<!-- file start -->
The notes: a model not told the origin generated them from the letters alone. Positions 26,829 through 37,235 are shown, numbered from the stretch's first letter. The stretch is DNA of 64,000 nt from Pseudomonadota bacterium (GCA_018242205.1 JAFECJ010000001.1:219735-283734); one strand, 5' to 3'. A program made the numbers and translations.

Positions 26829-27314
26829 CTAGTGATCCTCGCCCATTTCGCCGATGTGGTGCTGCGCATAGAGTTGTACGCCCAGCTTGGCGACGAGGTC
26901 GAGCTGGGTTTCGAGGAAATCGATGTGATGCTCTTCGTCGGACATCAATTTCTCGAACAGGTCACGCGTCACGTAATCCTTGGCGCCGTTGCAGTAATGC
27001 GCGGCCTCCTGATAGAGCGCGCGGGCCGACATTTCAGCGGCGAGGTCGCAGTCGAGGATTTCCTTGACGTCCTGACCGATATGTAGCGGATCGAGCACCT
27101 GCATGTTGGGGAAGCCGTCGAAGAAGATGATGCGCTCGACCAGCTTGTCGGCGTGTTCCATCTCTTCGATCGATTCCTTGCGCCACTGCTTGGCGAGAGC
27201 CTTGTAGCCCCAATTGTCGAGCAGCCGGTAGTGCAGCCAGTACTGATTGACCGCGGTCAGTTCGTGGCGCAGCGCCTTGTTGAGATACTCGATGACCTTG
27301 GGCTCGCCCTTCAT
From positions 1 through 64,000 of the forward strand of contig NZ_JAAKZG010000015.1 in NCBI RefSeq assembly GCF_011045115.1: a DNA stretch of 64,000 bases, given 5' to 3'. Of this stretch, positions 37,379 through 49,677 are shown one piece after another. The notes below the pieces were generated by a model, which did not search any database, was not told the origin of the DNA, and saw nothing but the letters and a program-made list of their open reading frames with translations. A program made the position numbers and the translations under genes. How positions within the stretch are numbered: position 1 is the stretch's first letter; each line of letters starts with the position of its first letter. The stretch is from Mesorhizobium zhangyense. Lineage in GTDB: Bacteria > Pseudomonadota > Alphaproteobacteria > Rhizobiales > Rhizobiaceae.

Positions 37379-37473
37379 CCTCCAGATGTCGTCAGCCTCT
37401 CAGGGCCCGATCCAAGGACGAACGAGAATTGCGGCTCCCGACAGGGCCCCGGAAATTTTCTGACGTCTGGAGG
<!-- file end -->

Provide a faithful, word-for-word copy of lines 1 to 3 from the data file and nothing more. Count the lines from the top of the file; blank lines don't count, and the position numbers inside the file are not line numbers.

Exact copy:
The notes: a model not told the origin generated them from the letters alone. Positions 26,829 through 37,235 are shown, numbered from the stretch's first letter. The stretch is DNA of 64,000 nt from Pseudomonadota bacterium (GCA_018242205.1 JAFECJ010000001.1:219735-283734); one strand, 5' to 3'. A program made the numbers and translations.

Positions 26829-27314
26829 CTAGTGATCCTCGCCCATTTCGCCGATGTGGTGCTGCGCATAGAGTTGTACGCCCAGCTTGGCGACGAGGTC